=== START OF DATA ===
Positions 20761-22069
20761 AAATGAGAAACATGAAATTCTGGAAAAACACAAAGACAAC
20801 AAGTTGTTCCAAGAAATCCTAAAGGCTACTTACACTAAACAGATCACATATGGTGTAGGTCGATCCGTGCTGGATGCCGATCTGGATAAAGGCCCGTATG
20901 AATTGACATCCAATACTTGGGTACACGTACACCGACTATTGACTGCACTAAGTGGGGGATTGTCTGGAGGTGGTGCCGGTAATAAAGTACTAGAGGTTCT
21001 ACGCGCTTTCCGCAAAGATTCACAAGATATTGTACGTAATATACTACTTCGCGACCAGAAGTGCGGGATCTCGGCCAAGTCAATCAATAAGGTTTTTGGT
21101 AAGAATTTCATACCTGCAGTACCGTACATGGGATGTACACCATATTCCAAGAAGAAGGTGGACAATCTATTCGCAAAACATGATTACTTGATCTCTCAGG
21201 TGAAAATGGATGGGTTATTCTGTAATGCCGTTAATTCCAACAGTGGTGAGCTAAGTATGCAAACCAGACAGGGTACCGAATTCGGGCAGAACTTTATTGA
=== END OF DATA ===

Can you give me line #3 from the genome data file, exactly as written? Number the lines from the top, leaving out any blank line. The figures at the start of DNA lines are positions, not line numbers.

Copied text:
20801 AAGTTGTTCCAAGAAATCCTAAAGGCTACTTACACTAAACAGATCACATATGGTGTAGGTCGATCCGTGCTGGATGCCGATCTGGATAAAGGCCCGTATG